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Today is the official day of commemoration of the Armenian Genocide. Thousands of Armenians are expected to march in Los Angeles to mark the 102nd anniversary.
The Ottoman Empire killed over 1,500,000 Armenians, Greeks, Assyrian-Chaldean-Syriacs and others, exiled the Armenians from their historic homeland, and deported hundreds of thousands of its other Christian citizens. Many of the victims were killed expressly because they would not renounce their Christian faith.
Prior to the Armenian Genocide of 1915, the territory of modern-day Turkey was home to a large, ancient, and indigenous Christian population, comprised of millions of Armenians, Greeks, Pontians, Assyrians, Chaldeans, Syriacs, and other Christian peoples. Today, Christians account for less than 0.1% of Turkey’s population.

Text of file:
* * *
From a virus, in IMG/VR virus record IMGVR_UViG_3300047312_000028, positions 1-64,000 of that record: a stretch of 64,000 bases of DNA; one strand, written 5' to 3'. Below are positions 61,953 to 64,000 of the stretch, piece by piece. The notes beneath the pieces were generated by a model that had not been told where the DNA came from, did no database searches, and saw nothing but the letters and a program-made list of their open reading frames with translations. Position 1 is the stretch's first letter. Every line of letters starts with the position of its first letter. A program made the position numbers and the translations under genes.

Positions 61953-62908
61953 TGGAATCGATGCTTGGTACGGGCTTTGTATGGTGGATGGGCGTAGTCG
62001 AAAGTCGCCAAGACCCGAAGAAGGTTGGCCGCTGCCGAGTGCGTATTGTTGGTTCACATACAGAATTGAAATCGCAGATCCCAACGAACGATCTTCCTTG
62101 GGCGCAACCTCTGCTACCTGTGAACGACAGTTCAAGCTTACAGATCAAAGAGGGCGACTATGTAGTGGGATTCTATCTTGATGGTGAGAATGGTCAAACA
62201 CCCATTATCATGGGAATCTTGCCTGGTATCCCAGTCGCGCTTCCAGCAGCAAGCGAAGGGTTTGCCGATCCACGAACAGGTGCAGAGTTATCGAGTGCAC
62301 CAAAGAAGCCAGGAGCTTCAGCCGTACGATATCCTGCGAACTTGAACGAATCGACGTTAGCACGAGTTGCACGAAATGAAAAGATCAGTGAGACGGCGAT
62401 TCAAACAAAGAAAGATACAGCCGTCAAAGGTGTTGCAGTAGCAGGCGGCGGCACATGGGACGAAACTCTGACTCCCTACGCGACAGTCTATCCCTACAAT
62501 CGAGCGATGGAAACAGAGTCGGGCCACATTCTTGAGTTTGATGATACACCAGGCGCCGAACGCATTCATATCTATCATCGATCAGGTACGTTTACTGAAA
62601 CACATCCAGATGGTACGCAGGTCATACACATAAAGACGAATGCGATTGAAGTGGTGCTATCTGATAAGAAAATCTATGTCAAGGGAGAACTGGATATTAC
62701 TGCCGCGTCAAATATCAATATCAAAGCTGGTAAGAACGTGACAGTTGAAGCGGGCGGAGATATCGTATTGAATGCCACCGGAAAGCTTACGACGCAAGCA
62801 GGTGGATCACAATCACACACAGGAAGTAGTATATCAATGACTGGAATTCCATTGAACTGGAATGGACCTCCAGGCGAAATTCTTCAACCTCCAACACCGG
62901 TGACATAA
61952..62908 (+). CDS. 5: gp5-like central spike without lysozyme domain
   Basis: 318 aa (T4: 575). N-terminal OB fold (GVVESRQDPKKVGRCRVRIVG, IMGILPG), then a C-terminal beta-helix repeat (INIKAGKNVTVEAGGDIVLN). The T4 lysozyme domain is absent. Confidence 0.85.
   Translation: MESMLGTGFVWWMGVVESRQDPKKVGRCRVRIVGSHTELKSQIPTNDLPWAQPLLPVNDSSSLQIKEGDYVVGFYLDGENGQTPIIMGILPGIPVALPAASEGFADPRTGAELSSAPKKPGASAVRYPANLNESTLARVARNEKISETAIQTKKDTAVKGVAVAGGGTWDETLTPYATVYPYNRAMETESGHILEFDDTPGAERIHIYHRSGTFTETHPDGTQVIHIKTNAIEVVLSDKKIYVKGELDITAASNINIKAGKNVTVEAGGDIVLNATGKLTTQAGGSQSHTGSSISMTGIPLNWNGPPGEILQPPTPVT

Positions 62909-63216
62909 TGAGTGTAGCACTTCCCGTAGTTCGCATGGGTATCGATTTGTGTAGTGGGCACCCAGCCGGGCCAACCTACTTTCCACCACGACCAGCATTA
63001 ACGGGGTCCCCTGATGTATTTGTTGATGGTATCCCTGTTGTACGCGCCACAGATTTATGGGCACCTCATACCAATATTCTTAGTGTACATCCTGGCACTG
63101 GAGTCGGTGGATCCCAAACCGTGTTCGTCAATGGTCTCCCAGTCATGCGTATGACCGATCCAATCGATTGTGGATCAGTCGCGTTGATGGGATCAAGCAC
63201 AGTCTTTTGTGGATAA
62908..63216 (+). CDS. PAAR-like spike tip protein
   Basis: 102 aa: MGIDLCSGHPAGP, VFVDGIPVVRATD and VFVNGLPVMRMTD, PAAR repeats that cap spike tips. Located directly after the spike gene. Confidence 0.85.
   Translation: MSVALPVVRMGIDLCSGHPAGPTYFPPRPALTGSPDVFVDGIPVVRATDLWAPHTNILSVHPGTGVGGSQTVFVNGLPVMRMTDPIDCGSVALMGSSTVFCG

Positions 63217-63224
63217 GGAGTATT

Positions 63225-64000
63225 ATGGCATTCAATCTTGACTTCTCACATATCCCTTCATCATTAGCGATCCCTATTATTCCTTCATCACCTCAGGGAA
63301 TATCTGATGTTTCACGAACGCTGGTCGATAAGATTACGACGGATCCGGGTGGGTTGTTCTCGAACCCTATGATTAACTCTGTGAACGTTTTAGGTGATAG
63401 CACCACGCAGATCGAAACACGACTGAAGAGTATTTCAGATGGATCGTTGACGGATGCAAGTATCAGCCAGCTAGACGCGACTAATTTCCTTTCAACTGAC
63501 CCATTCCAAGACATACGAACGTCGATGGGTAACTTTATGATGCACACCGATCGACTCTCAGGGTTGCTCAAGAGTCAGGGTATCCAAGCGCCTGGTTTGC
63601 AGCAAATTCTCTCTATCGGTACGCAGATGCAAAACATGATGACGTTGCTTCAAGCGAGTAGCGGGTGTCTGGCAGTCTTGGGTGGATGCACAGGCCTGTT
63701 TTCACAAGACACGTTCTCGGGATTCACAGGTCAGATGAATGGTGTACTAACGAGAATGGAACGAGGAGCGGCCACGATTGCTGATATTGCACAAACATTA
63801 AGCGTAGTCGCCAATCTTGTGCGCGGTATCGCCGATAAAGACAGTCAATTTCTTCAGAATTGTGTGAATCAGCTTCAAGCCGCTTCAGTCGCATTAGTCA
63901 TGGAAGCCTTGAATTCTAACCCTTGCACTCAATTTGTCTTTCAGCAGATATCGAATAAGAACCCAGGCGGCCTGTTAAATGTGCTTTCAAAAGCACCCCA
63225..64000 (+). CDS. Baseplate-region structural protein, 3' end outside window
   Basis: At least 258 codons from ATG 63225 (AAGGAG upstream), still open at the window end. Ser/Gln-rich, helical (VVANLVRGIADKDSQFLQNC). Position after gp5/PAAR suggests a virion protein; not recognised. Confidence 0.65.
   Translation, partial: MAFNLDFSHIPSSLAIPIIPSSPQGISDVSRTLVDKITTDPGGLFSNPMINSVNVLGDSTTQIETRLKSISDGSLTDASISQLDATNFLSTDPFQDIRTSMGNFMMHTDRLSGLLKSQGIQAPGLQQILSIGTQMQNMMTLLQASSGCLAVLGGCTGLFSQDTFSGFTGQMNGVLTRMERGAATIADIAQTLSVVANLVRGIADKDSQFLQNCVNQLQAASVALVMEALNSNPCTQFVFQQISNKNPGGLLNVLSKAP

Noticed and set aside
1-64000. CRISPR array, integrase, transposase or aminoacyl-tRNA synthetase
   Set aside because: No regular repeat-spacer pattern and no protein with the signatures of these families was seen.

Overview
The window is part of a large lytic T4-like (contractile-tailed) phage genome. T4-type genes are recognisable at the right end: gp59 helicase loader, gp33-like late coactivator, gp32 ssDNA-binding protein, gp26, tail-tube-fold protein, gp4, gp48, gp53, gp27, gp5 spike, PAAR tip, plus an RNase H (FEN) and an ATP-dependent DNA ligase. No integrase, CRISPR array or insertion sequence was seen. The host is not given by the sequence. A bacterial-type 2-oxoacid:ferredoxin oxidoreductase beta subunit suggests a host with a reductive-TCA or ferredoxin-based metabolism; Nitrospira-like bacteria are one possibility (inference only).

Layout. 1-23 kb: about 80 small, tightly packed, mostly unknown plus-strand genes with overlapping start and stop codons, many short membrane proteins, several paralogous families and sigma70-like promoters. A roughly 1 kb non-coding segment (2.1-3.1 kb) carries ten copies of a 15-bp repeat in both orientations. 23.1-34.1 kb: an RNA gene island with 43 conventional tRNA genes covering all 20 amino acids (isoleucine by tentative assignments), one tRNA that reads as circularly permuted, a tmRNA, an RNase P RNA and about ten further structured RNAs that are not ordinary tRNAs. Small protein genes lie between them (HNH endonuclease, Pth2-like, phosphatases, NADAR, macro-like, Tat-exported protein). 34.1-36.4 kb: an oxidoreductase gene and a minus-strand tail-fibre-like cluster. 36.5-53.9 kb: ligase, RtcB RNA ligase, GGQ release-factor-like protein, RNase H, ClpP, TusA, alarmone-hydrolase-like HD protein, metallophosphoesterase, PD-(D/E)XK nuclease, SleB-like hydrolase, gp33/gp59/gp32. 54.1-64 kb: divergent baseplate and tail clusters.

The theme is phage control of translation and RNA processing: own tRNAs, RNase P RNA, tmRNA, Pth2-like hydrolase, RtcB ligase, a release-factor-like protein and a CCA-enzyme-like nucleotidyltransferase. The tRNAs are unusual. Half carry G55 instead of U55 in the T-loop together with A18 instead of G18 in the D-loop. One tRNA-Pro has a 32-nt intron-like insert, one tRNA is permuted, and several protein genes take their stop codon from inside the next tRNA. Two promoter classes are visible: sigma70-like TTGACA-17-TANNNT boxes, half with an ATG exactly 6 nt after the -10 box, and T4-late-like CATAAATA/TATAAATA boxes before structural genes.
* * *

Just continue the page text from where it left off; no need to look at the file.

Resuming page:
There is a growing international consensus that the Turkish government committed genocide against Armenians, Greeks and Assyrian-Chaldean-Syriacs, beginning in 1915. Forty-three U.S. states have affirmed the Armenian Genocide through resolutions or proclamations and over 20 nations and international bodies have affirmed the Armenian Genocide.
Despite the international consensus that the Ottoman Empire committed the Armenian Genocide, Turkey continues a campaign of denying the genocide. Turkey’s acknowledgement of the genocide is a vital key to improved relations between Turkey and Christian minorities, within its borders and across the region, as well as between Turkey and Armenia.
If you are interested in learning more about this history, you can also take action by going to see “The Promise” released in theaters on April 21. Learn more information about it on Armenian National Committee of America’s website!